One after another, they won across the map.
Democrat Laura Kelly was elected governor of ruby-red Kansas. Four Democratic women — Madeleine Dean, Mary Scanlon, Christina Houlahan and Susan Wild — will join what had been an all-male congressional delegation from Pennsylvania. Former Navy helicopter pilot Rebecca Michelle “Mikie” Sherrill flipped New Jersey’s 11th Congressional District from red to blue.
Texas elected its first Latinas to Congress: State Sen. Sylvia Garcia of Houston and former El Paso County judge Veronica Escobar. Congress will also have its first two Native American women: Democrats Debra Haaland of New Mexico and Sharice Davids of Kansas.
“We were hoping we would be able to make a real difference,” said Stephanie Schriock, president of Emily’s List, which recruits and raises money for pro-choice candidates. “We pushed hard and played in places that were real stretches.”
All of this, by the time it happened, was hardly a surprise. Women were running this year in record numbers at every level of the ballot.
And they are making themselves felt in politics in other ways, as well. Nearly every poll shows that the gender gap has become a chasm. The face of resistance in the Trump era has truly been a female one, starting with the massive protest marches they staged the day after President Trump’s inauguration, in cities and towns throughout the nation. They are giving more to candidates than ever before. And the #MeToo movement has added another impetus.
This has been largely a Democratic phenomenon. In fact, there are likely to be fewer Republican women in the House next January than there are now. But the GOP’s female candidates also made history in some places on Tuesday. Among them was Rep. Marsha Blackburn, who was the first woman from Tennessee ever to be elected to the Senate.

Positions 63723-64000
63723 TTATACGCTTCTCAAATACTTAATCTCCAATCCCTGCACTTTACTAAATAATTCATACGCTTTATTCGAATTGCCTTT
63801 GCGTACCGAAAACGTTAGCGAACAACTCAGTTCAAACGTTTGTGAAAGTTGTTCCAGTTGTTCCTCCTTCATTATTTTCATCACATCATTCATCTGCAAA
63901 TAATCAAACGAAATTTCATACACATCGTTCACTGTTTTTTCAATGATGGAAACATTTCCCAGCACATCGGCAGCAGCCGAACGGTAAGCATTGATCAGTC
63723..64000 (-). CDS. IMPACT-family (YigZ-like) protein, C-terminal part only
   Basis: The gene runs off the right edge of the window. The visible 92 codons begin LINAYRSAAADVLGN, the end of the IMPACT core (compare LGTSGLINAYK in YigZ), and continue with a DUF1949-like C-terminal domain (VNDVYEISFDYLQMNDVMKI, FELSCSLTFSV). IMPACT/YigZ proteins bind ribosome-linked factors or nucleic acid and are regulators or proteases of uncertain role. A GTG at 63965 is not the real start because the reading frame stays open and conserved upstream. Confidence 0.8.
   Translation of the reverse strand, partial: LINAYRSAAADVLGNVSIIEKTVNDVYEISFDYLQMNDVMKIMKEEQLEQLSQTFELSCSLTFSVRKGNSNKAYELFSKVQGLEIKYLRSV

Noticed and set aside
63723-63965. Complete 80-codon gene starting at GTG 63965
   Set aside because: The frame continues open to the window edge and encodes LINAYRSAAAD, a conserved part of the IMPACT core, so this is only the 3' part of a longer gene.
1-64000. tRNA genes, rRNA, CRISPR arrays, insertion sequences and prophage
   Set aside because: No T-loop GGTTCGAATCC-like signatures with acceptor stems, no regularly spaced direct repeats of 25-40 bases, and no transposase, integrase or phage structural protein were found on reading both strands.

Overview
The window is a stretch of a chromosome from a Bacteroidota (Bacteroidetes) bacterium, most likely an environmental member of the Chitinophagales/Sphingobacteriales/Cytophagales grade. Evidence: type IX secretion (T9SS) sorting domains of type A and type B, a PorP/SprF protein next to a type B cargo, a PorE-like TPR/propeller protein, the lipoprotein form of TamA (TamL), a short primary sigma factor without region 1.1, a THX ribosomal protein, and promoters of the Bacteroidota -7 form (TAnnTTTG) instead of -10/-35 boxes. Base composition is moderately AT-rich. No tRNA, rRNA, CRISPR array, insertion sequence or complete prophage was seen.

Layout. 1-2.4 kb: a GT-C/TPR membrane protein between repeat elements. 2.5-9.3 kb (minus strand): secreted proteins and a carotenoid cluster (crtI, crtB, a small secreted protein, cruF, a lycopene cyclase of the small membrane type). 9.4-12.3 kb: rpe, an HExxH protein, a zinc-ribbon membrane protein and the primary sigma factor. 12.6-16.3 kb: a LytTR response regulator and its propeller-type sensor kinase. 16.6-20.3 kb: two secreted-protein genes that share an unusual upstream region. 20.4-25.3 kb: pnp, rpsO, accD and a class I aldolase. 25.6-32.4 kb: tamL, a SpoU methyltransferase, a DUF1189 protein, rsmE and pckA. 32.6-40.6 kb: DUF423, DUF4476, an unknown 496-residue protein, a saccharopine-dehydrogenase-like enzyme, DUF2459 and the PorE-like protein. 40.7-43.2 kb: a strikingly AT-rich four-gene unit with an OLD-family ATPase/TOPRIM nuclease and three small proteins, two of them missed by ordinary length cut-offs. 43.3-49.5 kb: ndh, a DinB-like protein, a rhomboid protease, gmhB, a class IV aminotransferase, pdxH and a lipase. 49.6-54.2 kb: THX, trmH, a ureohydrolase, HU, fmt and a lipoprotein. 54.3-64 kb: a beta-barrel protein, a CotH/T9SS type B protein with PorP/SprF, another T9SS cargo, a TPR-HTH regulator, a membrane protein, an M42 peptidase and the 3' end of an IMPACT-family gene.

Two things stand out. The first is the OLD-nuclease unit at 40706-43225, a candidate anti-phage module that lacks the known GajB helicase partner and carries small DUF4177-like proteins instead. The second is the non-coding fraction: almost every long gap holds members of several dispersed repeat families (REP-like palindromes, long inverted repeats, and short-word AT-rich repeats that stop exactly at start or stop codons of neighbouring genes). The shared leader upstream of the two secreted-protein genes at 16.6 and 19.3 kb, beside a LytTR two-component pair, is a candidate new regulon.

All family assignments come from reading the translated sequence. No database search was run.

A Washington Post-Schar School poll of battleground district voters showed women also took different priorities into the voting booth on Tuesday. By 14 percentage points, they were more likely than men to name health care as one of the top two issues in determining their votes. The economy, meanwhile, was a less important factor to women: Only 30 percent named it as one of their top two priorities, while 40 percent of men did.
It will be days before we get a broad sense of what happened in state legislative races, but it appears certain that women will have make significant gains there as well.
According to a tally by Rutgers University’s Center for American Women and Politics, 3,379 women were running Tuesday for seats in legislatures across the country, up more than 25 percent from two years ago. In 35 states, there were record numbers of female Democrats in contention; in 10 states, unprecedented tallies of Republican women.
All of this new female representation on the state level will have long-run implications. More women will be part of the deal-cutting that happens when legislatures draw the maps for once-a-decade redistricting. Given the importance that women voters have placed on health care, they will, no doubt, add to the pressure in some states to do things such as expanding their Medicaid programs.
There have been other election seasons that have been declared “the year of the woman.” This time, though, women have left an imprint on politics that feels like it will last — no longer a novelty, but a norm.